The most commonly used tool for determining the cause of lag and slowdowns of Minecraft servers at the moment is Timings, built into both Paper and Spigot. However, there is more than meets the eye for reading a Timings report, and they're not always able to tell you what is causing lag.
One crucial thing to firstly note is that Timings has two different view modes, seen in the below image. By default, Timings shows the "Lag" view, which is only useful and accurate under extreme amounts of server lag. It's recommended to switch the mode to "All", to get a more accurate representation of what is slowest on your server.
Many people look at a Timings report and blindly blame it on whichever shows up first. This is very incorrect for multiple reasons. Firstly, Timings cannot accurately determine which plugin causes slowdowns (a point I'll come back to later). Secondly, a plugin may be slow in response to another problem with the server. If you're experiencing multiple plugins being listed as a cause of lag in Timings, you likely have another issue with the server, causing plugins to perform slowly.
This Timings report is a perfect example of another issue with the server showing up as a plugin problem. At first glance, many would assume that WorldGuard is causing the server to behave slowly here. This is not the case at all. If you look closely, you'll notice that a massive number of physics events are being passed to WorldGuard per tick. This indicates that the server is being held back by block updates, generally caused by giant redstone contraptions or malicious lag machines created by players.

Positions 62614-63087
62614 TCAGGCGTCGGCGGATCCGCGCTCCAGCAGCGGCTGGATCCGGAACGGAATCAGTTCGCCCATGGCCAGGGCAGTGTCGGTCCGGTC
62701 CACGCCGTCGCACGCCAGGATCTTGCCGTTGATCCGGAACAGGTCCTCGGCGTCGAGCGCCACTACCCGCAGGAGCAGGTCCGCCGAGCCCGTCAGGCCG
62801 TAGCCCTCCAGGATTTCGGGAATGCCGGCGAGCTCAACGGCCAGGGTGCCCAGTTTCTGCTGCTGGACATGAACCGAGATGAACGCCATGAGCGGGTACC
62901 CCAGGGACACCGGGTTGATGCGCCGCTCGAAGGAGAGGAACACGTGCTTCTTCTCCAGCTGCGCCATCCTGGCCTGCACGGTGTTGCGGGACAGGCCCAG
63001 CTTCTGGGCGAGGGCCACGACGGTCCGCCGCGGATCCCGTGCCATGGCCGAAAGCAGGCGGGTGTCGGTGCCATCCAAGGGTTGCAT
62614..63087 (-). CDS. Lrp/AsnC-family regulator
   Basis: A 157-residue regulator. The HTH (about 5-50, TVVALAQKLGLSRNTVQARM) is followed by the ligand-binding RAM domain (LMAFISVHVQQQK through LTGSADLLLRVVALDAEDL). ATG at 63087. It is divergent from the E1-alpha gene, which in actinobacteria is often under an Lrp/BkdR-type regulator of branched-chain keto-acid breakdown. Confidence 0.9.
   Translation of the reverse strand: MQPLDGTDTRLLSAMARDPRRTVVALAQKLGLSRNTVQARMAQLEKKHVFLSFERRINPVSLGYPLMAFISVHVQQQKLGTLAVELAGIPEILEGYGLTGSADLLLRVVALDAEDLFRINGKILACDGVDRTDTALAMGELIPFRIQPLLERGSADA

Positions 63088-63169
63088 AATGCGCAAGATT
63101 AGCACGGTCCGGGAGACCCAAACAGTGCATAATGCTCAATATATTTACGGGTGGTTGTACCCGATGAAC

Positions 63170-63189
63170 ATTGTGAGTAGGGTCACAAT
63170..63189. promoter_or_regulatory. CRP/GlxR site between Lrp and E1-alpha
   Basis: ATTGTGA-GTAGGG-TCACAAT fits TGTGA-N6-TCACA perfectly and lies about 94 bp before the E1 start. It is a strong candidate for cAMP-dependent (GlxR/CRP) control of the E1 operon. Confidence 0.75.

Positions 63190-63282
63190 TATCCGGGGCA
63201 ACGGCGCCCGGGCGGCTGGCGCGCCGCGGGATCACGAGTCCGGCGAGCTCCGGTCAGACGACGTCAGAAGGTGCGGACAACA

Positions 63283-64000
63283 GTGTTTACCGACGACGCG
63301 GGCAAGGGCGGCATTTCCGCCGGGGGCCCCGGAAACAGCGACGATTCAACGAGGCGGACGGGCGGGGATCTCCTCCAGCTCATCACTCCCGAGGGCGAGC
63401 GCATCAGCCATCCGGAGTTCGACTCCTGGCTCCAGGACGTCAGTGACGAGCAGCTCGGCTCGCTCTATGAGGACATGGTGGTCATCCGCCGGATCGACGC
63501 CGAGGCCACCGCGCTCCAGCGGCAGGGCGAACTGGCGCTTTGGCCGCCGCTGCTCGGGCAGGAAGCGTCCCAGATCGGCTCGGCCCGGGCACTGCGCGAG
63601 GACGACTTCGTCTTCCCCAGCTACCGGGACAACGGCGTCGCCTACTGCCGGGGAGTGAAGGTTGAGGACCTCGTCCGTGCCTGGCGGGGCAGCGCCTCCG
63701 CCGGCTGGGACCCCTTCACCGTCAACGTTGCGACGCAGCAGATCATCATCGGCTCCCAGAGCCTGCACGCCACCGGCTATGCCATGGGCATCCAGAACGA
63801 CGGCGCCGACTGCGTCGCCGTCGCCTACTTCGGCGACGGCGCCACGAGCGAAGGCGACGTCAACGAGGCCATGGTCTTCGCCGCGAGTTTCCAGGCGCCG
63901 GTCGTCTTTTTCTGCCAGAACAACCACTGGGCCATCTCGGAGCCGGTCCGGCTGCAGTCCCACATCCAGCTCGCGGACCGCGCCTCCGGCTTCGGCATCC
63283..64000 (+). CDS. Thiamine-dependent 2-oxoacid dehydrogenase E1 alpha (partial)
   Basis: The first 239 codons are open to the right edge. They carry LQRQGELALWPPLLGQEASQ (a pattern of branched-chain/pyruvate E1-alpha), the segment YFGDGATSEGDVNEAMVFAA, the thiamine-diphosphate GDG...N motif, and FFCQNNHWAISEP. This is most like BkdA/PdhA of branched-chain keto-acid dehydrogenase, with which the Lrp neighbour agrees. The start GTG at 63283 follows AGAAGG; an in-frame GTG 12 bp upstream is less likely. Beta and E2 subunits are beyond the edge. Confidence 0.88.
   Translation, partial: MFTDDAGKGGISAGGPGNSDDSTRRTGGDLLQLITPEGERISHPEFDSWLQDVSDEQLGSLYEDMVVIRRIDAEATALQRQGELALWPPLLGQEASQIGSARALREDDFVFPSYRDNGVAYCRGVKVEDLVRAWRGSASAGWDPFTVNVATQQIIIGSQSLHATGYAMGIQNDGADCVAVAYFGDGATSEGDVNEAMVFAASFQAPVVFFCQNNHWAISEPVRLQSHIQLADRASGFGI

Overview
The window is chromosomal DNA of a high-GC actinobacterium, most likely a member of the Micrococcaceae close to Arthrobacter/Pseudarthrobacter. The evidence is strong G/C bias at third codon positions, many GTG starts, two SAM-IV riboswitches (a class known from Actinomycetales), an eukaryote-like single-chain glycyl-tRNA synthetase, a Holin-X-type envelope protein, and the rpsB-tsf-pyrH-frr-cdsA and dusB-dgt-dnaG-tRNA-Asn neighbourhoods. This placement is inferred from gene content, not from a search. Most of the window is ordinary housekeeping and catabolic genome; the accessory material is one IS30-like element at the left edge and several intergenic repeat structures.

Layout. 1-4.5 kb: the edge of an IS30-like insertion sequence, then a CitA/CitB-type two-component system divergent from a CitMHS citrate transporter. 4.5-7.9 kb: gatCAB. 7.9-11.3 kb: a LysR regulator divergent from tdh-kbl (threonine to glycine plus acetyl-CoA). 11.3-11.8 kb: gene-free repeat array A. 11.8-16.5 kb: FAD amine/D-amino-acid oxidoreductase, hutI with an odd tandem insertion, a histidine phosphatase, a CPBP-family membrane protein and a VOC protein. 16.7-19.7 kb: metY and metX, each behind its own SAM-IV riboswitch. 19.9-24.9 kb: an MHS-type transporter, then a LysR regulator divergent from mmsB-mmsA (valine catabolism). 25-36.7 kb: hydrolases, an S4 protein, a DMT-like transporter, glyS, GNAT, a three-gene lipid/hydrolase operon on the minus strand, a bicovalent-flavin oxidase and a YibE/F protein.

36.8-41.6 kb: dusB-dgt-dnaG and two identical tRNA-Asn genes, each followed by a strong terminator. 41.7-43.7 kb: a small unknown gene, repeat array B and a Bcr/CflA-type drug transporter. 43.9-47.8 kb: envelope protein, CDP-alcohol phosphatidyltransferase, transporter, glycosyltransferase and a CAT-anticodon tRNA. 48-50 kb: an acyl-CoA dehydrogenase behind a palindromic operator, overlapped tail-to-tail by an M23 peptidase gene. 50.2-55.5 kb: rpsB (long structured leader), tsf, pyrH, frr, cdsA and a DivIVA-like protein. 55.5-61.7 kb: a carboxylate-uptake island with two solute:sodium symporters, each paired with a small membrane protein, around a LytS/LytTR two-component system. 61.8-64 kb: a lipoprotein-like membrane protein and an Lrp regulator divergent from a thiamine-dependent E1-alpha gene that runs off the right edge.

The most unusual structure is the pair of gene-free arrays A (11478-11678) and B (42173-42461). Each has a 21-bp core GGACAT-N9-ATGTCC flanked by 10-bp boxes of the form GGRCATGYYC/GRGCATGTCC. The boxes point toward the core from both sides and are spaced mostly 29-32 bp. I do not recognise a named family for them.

Removing WorldGuard here is not the solution, as it will not fix the problem and will show up in Timings for any plugin that listens to physics events. The real solution is to find and remove the lag machine.
To talk about the next common problem people encounter when using Timings, I need to briefly explain how Timings works.
Timings is what is known as a sampler. This means throughout the server code, multiple "sample" points have been added. Timings can then extrapolate that everything occurring inside a specific sample section is caused by a particular task. This means everything that occurs in the code section where chunk loading occurs is marked as chunk loading, and everything that happens in the event handler for CraftBook's redstone event is marked as CraftBook.
This sounds fine at first glance, however, what if a plugin toggles a lever that then triggers a large redstone contraption? This is where inaccuracies start to occur within Timings. Due to plugins being complicated, and Minecraft having so many "side effects" of every action, it would be impossible for something that works like Timings to provide perfect accuracy. Timings can blame a vast majority of the servers tick processing on a single plugin in some cases. For example, if a CraftBook Integrated Circuit triggers a large redstone contraption that loads chunks and moves around items in hoppers, CraftBook is blamed for all of that. This also isn't something that happens rarely, this is one of the most common reasons for some plugins to show up on Timings.